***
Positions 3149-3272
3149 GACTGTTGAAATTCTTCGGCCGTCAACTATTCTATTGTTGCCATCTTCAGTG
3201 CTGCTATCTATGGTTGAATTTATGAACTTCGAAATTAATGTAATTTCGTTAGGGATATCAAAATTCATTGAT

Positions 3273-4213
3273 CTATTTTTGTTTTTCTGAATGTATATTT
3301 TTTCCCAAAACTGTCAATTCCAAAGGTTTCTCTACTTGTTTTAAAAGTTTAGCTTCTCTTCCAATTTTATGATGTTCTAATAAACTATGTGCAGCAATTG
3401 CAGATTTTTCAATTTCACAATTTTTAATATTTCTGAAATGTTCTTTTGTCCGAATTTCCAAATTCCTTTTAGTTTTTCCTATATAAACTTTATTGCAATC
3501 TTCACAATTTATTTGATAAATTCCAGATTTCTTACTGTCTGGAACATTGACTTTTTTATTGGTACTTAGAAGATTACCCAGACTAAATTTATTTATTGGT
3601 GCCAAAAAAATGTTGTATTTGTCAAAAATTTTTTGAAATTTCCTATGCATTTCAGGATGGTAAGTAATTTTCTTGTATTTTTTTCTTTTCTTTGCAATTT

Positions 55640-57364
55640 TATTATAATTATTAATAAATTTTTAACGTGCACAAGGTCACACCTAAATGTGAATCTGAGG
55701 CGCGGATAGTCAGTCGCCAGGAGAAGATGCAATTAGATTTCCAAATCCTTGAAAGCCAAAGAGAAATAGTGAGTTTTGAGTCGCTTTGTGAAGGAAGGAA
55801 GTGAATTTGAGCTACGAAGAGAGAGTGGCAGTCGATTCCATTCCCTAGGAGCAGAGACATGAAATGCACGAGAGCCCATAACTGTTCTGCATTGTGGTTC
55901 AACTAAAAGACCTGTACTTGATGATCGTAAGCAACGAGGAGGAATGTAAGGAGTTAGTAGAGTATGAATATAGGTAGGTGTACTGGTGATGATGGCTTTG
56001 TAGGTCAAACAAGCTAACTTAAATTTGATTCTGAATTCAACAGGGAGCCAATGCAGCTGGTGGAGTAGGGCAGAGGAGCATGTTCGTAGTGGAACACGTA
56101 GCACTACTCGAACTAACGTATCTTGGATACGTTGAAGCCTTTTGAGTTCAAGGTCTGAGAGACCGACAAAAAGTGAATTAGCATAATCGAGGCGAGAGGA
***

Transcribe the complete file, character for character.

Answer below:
Positions 3149-3272
3149 GACTGTTGAAATTCTTCGGCCGTCAACTATTCTATTGTTGCCATCTTCAGTG
3201 CTGCTATCTATGGTTGAATTTATGAACTTCGAAATTAATGTAATTTCGTTAGGGATATCAAAATTCATTGAT

Positions 3273-4213
3273 CTATTTTTGTTTTTCTGAATGTATATTT
3301 TTTCCCAAAACTGTCAATTCCAAAGGTTTCTCTACTTGTTTTAAAAGTTTAGCTTCTCTTCCAATTTTATGATGTTCTAATAAACTATGTGCAGCAATTG
3401 CAGATTTTTCAATTTCACAATTTTTAATATTTCTGAAATGTTCTTTTGTCCGAATTTCCAAATTCCTTTTAGTTTTTCCTATATAAACTTTATTGCAATC
3501 TTCACAATTTATTTGATAAATTCCAGATTTCTTACTGTCTGGAACATTGACTTTTTTATTGGTACTTAGAAGATTACCCAGACTAAATTTATTTATTGGT
3601 GCCAAAAAAATGTTGTATTTGTCAAAAATTTTTTGAAATTTCCTATGCATTTCAGGATGGTAAGTAATTTTCTTGTATTTTTTTCTTTTCTTTGCAATTT

Positions 55640-57364
55640 TATTATAATTATTAATAAATTTTTAACGTGCACAAGGTCACACCTAAATGTGAATCTGAGG
55701 CGCGGATAGTCAGTCGCCAGGAGAAGATGCAATTAGATTTCCAAATCCTTGAAAGCCAAAGAGAAATAGTGAGTTTTGAGTCGCTTTGTGAAGGAAGGAA
55801 GTGAATTTGAGCTACGAAGAGAGAGTGGCAGTCGATTCCATTCCCTAGGAGCAGAGACATGAAATGCACGAGAGCCCATAACTGTTCTGCATTGTGGTTC
55901 AACTAAAAGACCTGTACTTGATGATCGTAAGCAACGAGGAGGAATGTAAGGAGTTAGTAGAGTATGAATATAGGTAGGTGTACTGGTGATGATGGCTTTG
56001 TAGGTCAAACAAGCTAACTTAAATTTGATTCTGAATTCAACAGGGAGCCAATGCAGCTGGTGGAGTAGGGCAGAGGAGCATGTTCGTAGTGGAACACGTA
56101 GCACTACTCGAACTAACGTATCTTGGATACGTTGAAGCCTTTTGAGTTCAAGGTCTGAGAGACCGACAAAAAGTGAATTAGCATAATCGAGGCGAGAGGA